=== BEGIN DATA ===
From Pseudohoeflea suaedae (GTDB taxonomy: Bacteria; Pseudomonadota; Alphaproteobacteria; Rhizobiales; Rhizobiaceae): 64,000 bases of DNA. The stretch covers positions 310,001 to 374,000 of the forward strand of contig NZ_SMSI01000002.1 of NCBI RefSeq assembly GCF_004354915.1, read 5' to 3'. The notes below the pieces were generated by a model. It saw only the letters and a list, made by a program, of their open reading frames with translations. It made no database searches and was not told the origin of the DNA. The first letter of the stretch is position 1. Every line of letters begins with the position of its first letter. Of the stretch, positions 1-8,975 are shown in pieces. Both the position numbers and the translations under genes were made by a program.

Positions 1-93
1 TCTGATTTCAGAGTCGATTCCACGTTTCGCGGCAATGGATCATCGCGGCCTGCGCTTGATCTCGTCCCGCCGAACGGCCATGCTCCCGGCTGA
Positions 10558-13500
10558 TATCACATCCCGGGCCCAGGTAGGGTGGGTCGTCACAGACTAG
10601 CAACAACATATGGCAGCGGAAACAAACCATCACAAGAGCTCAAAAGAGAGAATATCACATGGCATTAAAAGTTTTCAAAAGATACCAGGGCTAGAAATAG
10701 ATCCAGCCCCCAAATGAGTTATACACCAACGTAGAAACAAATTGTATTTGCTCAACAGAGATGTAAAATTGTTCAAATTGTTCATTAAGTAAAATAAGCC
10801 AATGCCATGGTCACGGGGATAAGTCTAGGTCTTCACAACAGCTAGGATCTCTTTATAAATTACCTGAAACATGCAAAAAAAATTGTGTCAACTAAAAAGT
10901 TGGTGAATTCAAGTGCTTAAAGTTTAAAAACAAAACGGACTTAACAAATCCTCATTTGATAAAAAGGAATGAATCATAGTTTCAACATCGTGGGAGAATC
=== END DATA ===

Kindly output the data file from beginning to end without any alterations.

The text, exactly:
From Pseudohoeflea suaedae (GTDB taxonomy: Bacteria; Pseudomonadota; Alphaproteobacteria; Rhizobiales; Rhizobiaceae): 64,000 bases of DNA. The stretch covers positions 310,001 to 374,000 of the forward strand of contig NZ_SMSI01000002.1 of NCBI RefSeq assembly GCF_004354915.1, read 5' to 3'. The notes below the pieces were generated by a model. It saw only the letters and a list, made by a program, of their open reading frames with translations. It made no database searches and was not told the origin of the DNA. The first letter of the stretch is position 1. Every line of letters begins with the position of its first letter. Of the stretch, positions 1-8,975 are shown in pieces. Both the position numbers and the translations under genes were made by a program.

Positions 1-93
1 TCTGATTTCAGAGTCGATTCCACGTTTCGCGGCAATGGATCATCGCGGCCTGCGCTTGATCTCGTCCCGCCGAACGGCCATGCTCCCGGCTGA
Positions 10558-13500
10558 TATCACATCCCGGGCCCAGGTAGGGTGGGTCGTCACAGACTAG
10601 CAACAACATATGGCAGCGGAAACAAACCATCACAAGAGCTCAAAAGAGAGAATATCACATGGCATTAAAAGTTTTCAAAAGATACCAGGGCTAGAAATAG
10701 ATCCAGCCCCCAAATGAGTTATACACCAACGTAGAAACAAATTGTATTTGCTCAACAGAGATGTAAAATTGTTCAAATTGTTCATTAAGTAAAATAAGCC
10801 AATGCCATGGTCACGGGGATAAGTCTAGGTCTTCACAACAGCTAGGATCTCTTTATAAATTACCTGAAACATGCAAAAAAAATTGTGTCAACTAAAAAGT
10901 TGGTGAATTCAAGTGCTTAAAGTTTAAAAACAAAACGGACTTAACAAATCCTCATTTGATAAAAAGGAATGAATCATAGTTTCAACATCGTGGGAGAATC